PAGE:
Tama's Fat Spruce kit, a recent addition to its SLP Series.
Tama’s Bubinga Challenge...
In the age of CITES, how a leading drum maker is navigating regulations and restrictions of a signature timber.
THE MUSIC INDUSTRY was rocked in 2017 when CITES, the Convention on International Trade in Endangered Species of Wild Fauna and Flora, imposed severe new trade restrictions and requirements on a number of wood types. Much of the concern was focused on dalbergia, a genus that includes African blackwood used to make many woodwind instruments and, of greater commercial consequence, Brazilian and Indian varieties of rosewood, staples of higher-end fretted instruments. Less noticed by much of the industry were new CITES restrictions on select species of guibourtia, whose bubinga wood had found considerable favor in the drum industry. Tama, the company that pioneered use of the wood and used it most extensively, is still navigating through the ruling’s ramifications.
Tama introduced bubinga drums in its then-flagship Starclassic series in 2006. A year later it debuted the Starclassic Performer Birch/Bubinga (B/B) line, which soon became one of the company’s top-selling lines as well as a widely recognized signature of its brand identity. The Star Series, which took over as Tama’s flagship in 2013, also includes an all-bubinga line alongside its maple and walnut options.
“We love creating new and exciting
Through rigorous research and development,
we were able to achieve a new
Starclassic Performer Series evolution
while retaining a familiar sounding voice.”
According to Tama Sales Strategist John Palmer, the B/B line was a huge hit because, in addition to its quality build, it offered distinctive sonic attributes that appealed to a wide swath of drummers looking for “something different.” It is telling that, although bubinga is an exceptionally attractive wood, it occupies the inner plies of the hybrid B/B shells because sound, not aesthetics, is always Tama’s priority. “Birch has a very lively attack and punchy sonic profile,” Palmer explains. “Putting the bubinga on the inside gave the shell a rich depth and lower-frequency component.”
The Starclassic Series in general was popular because it was designed to produce a “contemporary” sound, and Tama admirably committed to marketing it as such. “They’re not ‘vintage’-sounding drums,” says Palmer, who describes the series’ sonic profile as “dynamic, loud, punchy, and front-of-mix,” with bubinga adding “low-end warmth.” As a bonus, among professional-level drums, the B/B line was also seen as a great value, with four-piece shell packs offered for around $1,500 street price.
Then came CITES. Even early on, adhering to the new CITES policies presented manageable operational challenges, Palmer explains. Tama has long bought its woods from a reputable supplier committed to sustainable sourcing and was able to present all required documentation. The hard part has been meeting the costly and time-sapping administrative requirements for the product being shipped from China. (For various reasons, Star Bubinga Series drums, made in Japan, present fewer administrative headaches.) When the shipments arrived at U.S. ports, their containers, flagged as CITES-sensitive, would be “quarantined” for up to ten days so they could be examined—sometimes including x-ray scanning—by U.S. Customs agents. Thanks to the Tama team’s diligence, the shipments were never rejected, but the unavoidable delays racked up additional costs in an industry sector whose margins are already challengingly thin.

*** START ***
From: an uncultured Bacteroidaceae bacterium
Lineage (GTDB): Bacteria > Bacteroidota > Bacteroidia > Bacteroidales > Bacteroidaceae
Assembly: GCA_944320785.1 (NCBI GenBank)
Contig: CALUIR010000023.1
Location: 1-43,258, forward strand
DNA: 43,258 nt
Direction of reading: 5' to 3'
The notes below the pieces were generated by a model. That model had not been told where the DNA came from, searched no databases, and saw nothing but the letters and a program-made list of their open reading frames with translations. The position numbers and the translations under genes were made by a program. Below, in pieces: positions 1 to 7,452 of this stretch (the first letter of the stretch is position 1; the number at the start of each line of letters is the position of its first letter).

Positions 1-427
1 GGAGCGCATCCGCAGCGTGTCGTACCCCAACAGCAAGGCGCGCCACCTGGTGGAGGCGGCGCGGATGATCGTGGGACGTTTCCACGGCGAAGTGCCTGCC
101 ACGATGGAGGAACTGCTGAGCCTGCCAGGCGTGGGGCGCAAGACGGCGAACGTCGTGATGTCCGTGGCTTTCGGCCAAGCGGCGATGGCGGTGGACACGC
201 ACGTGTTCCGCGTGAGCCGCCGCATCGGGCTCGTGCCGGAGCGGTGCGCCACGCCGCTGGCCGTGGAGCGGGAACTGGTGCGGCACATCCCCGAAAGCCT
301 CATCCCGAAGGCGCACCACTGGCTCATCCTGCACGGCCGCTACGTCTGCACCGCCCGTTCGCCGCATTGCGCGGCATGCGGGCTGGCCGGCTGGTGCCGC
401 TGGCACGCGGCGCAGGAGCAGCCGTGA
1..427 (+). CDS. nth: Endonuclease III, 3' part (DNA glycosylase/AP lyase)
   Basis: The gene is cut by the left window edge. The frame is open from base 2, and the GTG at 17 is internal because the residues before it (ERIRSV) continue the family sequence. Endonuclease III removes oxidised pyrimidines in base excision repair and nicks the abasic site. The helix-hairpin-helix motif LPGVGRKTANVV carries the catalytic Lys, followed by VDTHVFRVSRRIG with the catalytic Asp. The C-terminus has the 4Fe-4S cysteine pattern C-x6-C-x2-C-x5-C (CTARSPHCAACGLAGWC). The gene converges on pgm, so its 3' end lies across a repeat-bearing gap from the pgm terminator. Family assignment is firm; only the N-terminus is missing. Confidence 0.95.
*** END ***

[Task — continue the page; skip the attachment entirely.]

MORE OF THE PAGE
Soon after the CITES crackdown, the guitar industry has been promoting different tonewoods to replace rosewood. Will drums made of bubinga remain in Tama’s lineup? Yes, at least in the near-term, Palmer says. “But R&D is incessant here, and we do a tremendous job of offering new products every year. B/B has had an 11-year run, which is very long for a ‘non-staple’ option. CITES or not, product lifecycles call for change and innovation, and we were already looking at new shell tonewoods; CITES just expedited our search.”
A new hybrid shell that will occupy a similar sonic space as the Birch/Bubinga line will be unveiled at the 2019 Winter NAMM Show. In the meantime, Tama has introduced numerous new products over the past 12 months covering a broad sonic spectrum and range of applications. Its new SLP (Sound Lab Project) Series, for example, includes a line featuring spruce shells, whose sound Palmer describes as “really warm with a beautifully pronounced midrange,” and another with shells made of kapur, a strong timber indigenous to the tropical rainforests of Malaysia, Indonesia, and Southeast Asia with a color and grain structure similar to mahogany and sonic traits described as “warm with an excellent attack and projection.” Of course, maple, with its exceptional balance and versatility, remains the industry benchmark, and Tama offers it as an option in many of its series.
Tama remains committed to the Starclassic Series and is convinced that the new Starclassic Performer shell specification, to be announced at NAMM, will add to its popular legacy. “We love creating new and exciting sonic personalities,” says Palmer. “At the same time, we very much understand and value the unique sonic characteristics that made our Starclassic Performer Birch/Bubinga series so popular. Through rigorous research and development, we were able to achieve a new Starclassic Performer Series evolution while retaining a familiar sounding voice.”